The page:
Reflections on the Voice: A letter to the community legal sector
by Bobbi Murray
First Nations Justice Advisor
To my colleagues in the community legal sector,
My name is Bobbi Murray. I am a Barkindji, Nyiyampaa, and Malyangapa woman, originally from Wilcannia in far west NSW. I am also the First Nations Justice Advisor for CLCs Australia, convenor of the National Aboriginal and Torres Strait Islander Women’s Network and the First Nations Cadetship Administrator for CLCNSW.
I’m on my way today to Sydney for the National Indigenous Legal Conference this year hosted by Ngalaya, the national peak for Indigenous lawyers and law students. I’ve been reflecting over the weekend about the referendum and how severely disappointed I am by the results. Somewhat not surprised, but I had hope.
The referendum for me, was a chance to be counted. To be seen as real people in this country that our ancestors have cared for, for thousands of years. A country we, as Aboriginal and Torres Strait Islander peoples, BELONG to.
My heart breaks when I see so much misinformation fed to our community leaders. This referendum had nothing to do with property ownership, nothing to do with a Treaty, and was not going to affect wider Australia in any way. But the decision has been made and now ALL of Australia must live with it. There is no offer on the table for a treaty or anything else. Never was. And probably in my lifetime…. Never will be.
My sadness in all this, is that I feel like this has been so disrespectful to all the tireless efforts of our old people who gave up so much for us to have the little say in our lives we have today. The countless lives lost, blood spilt and tears that could form an ocean. All that we have fought for, in Australia’s short history, is equity, and the right to have access to the same education, heath, housing… and to be treated the same under the law.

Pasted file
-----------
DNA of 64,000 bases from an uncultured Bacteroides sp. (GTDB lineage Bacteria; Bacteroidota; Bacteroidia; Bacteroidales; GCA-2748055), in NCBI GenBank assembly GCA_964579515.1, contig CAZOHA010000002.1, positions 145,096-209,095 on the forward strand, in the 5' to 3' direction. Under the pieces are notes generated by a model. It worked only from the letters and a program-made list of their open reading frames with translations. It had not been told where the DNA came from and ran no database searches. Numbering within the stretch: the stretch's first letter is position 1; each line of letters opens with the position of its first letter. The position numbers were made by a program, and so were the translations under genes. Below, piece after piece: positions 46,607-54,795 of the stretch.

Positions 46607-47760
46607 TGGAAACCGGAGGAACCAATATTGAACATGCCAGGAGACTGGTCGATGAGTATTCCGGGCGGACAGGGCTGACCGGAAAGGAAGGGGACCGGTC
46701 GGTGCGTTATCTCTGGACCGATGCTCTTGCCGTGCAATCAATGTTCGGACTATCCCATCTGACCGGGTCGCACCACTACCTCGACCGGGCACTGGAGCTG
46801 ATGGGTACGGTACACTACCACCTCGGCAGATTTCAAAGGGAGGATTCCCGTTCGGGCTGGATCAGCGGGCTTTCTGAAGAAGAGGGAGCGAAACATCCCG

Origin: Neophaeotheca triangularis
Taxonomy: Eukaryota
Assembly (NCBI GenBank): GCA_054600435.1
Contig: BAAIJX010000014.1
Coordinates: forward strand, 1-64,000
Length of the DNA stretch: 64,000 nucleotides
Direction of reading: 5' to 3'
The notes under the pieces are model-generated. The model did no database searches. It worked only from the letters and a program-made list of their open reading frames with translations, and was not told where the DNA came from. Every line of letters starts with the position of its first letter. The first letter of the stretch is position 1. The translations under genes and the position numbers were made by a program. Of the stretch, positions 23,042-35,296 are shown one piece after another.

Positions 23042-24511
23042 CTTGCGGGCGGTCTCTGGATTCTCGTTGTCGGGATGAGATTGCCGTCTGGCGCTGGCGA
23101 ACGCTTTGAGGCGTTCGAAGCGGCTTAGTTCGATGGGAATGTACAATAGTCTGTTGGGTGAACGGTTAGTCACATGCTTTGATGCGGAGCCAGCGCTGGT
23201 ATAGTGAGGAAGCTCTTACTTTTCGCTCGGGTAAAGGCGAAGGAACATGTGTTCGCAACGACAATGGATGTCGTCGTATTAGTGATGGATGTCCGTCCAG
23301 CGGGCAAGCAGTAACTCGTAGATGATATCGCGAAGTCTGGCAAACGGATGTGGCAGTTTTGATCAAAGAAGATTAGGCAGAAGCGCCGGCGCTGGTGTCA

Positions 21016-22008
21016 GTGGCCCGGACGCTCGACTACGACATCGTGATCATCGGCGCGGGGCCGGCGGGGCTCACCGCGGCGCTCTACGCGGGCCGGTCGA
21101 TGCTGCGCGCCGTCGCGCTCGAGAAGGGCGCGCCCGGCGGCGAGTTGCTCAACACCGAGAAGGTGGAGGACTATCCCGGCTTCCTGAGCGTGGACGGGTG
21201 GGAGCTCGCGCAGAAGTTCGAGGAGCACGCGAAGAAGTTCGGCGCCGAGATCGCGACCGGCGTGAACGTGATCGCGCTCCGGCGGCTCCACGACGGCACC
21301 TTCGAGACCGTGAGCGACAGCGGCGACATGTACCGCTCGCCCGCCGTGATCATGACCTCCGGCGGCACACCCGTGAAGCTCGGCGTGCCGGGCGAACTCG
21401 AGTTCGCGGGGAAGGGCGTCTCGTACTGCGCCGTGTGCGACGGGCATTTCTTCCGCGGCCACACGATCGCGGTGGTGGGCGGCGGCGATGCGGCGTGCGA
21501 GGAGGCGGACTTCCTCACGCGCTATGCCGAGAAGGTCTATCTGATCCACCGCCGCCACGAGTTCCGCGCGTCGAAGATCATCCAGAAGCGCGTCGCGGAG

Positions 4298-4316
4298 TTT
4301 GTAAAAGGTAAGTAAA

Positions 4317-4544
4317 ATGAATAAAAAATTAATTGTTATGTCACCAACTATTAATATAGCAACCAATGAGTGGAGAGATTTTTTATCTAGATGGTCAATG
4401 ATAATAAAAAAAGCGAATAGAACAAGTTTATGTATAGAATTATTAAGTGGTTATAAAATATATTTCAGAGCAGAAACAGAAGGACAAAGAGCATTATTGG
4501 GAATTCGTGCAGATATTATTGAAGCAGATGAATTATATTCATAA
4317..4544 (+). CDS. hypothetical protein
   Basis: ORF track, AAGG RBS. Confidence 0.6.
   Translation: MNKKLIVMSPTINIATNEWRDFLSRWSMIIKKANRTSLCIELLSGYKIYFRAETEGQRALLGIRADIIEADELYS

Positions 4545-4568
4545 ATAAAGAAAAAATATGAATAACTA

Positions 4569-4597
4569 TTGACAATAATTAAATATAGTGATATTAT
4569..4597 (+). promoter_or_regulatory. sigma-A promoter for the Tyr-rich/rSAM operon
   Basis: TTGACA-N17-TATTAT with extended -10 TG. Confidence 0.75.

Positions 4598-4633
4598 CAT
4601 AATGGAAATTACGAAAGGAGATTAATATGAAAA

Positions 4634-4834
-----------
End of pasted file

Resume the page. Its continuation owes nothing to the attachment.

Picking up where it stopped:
Now I see that my children will need to join a very long line in Australia’s history. One of fighting for what they need to be equal in this country and for what is right and just for our people.
The severe racism and targeting of violence towards people and families for campaigning for rights for our people has hurt. During the campaign, I wanted to make my position heard. I wanted to talk openly and proudly but I was never going to put my family at risk. I commend the absolute bravery of those who did.
Going ahead from here, what does this mean now? No one knows.
We go back to our daily work, as expressed well by a community colleague, of ‘band-aids over chainsaw wounds’, and extending on that, using aspirin for great trauma, elastic bands on broken hearts…. all of which, never last long before you need to start again.
I know here in the community legal sector we will continue to stand alongside communities and our community-controlled centres across the country to fight for what is right: for closing the gap, for Justice for Aboriginal and Torres Strait Islander people, for human rights, social justice and equity for all peoples.
Yours in respect and unity,